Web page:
Elements of a FBSO Contract:
1. Name the parties in the contract. Names of the parties in the contract should be stated and designate them either as a buyer or seller.
2. Name the contract. A short name for the contract should be provided in order to have a reference for the document.
3. Describe the real estate. Provide the common address and the full legal description of the property. Full description is essential because it provides a way of describing the property in a permanent manner. You can get hold of a full description from the county recorder’s office where the property is located.
4. Describe the payment terms. Describing the payment in one sentence can be a simple way to understand the document. An FBSO contract, however, is usually more complex than just exchanging cash for an executed deed. Make sure to include the following in the payment terms:
- Full purchase price. Refers to the full amount of the accepted offer without subtracting the deposit or any earnest money paid.
- Earnest money and other deposit. This is the money paid to the seller to let him/her know that the buyer is serious about buying the property. This is done when the seller accepts the offer of the buyer. This deposit on the purchase is done right away. This amount and date of delivery should be included in the payment terms.
- Trust. The money paid by the buyer will be held in trust until the sale is completed. It is now the owned by both the buyer and the seller. The trust company should also be included in the contract. If the sale did not push through, the money may be returned to the buyer depending on the circumstances of the failed transaction.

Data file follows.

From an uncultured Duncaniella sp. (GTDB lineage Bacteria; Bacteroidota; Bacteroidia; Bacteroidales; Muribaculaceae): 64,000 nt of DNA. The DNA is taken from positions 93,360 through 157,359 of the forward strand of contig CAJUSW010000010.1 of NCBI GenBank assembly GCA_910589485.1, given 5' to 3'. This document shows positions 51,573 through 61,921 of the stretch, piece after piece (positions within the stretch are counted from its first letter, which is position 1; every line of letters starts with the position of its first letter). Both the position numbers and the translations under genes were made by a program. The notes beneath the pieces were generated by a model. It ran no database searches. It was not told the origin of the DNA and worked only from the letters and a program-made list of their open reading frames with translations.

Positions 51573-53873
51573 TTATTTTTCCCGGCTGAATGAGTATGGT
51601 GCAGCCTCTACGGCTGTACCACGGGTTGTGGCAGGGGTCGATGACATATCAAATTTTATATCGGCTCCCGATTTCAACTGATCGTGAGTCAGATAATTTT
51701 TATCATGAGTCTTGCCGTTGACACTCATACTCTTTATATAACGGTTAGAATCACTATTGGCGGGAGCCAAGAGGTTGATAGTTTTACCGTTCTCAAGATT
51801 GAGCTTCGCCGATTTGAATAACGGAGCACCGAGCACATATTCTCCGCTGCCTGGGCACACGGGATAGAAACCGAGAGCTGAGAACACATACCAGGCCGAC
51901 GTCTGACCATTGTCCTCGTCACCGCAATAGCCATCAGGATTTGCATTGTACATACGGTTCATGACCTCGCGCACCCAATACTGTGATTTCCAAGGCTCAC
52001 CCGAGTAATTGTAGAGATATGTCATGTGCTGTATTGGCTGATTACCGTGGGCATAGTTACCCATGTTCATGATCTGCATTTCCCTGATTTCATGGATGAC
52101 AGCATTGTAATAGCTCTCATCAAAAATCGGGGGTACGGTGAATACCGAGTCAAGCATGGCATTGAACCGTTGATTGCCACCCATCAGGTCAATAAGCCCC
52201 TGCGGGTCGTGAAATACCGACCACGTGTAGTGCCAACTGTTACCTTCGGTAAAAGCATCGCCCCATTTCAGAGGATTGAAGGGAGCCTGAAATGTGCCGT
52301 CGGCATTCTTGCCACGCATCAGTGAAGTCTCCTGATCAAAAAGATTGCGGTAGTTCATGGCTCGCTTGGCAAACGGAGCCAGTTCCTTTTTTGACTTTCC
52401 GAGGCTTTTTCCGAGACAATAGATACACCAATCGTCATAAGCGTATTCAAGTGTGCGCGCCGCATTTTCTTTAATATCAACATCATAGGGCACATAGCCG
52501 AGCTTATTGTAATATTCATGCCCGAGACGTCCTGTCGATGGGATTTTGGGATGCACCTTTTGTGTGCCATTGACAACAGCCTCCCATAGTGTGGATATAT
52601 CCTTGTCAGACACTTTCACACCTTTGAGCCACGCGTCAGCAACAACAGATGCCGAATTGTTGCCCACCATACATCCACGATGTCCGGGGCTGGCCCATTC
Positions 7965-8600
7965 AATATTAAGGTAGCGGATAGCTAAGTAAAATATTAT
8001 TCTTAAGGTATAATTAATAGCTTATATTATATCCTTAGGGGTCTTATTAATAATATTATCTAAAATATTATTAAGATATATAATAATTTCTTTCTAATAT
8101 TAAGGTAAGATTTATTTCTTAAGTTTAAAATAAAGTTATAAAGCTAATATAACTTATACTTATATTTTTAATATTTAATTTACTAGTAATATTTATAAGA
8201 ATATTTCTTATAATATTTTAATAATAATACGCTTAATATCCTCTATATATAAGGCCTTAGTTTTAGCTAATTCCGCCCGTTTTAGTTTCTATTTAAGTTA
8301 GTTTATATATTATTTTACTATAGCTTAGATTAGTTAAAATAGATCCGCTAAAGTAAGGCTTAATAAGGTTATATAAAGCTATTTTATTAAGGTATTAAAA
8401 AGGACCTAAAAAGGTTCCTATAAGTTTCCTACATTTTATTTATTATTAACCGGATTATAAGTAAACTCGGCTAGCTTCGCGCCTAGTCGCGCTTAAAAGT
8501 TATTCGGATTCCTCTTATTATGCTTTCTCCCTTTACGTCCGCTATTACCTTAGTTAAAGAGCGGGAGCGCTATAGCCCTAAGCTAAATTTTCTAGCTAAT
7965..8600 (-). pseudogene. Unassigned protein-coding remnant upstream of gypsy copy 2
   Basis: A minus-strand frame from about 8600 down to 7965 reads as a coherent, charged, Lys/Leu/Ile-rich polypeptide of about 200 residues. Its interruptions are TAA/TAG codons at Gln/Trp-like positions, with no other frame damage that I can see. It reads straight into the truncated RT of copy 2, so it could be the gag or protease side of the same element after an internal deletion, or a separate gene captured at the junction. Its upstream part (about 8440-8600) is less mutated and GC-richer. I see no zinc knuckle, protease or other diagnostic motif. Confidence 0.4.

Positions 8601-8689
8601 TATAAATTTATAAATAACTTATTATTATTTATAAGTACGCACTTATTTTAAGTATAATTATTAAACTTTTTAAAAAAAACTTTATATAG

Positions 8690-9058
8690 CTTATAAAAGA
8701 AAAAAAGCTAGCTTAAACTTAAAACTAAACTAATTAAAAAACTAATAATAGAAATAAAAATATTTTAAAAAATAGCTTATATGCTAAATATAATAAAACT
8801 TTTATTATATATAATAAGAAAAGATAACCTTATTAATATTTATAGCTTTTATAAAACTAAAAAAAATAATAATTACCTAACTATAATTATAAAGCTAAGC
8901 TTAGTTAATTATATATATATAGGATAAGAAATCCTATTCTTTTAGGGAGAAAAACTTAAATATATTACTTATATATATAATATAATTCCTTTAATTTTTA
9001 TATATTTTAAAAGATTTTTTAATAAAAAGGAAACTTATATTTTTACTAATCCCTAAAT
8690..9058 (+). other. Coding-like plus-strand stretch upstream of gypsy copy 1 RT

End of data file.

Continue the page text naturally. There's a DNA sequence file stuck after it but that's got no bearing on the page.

- Property taxes. When the purchase of property does not coincide with the tax schedule, the taxes will be prorated between the buyer and seller.
5. Describe any easements or restrictions on the property. Easements may refer to the use of a portion of another person’s property. Easement is one of the rights in a portion of a property. Restrictions may be based on the homeowners’ association requirements or the city or municipality or utility company requirements to dig or do work on your property for sewers, cable lines, electricity, gas lines, etc.
6. Describe any property that will be included in the sale. This would normally include all fixtures on the house. In order to avoid confusion, including the complete description of the fixtures as well as any other property to be conveyed with the house should be included.
7. Describe any contingencies. These are events or conditions which have to occur before the completion of the purchase. These may include:
- Passing a home inspection
- Obtaining financing
- The seller being able to sell their current home
8. Provide all required disclosures. Disclosure of certain information to the potential buyer is required by the federal and state law. Before you disclose, check on your states statutes, on what disclosures to provide. The common disclosures to provide may be:
- Defects on the property that may affect its property value and desirability
- Lead-based paints hazards
9. Determine if your state has requirements any specific language in home sale contracts. Check on the requirement of your state on specific language clause or information that should be included in the sales contract.
10. Describe what will happen if any party defaults on the contract. This is a way to protect the seller in case the buyer defaults on the contract. The court can be made to intervene or forfeiture of the earnest money paid may compensate the seller if the buyer backs out.
11. Provide closing information. This refers to the final meeting where the deal is closed. The payment is made by the buyer to the seller and the seller in return will deliver the executed deed to the buyer. FBSO contracts usually end within 60 days of signing the contract.
12. Create a signature block. You should provide plenty of space for the part of the contract where signatures are signed. Provide the parties printed names and also provide space for the notary public to notarize the signatures.
Source: 1-2-Law: www.12law.com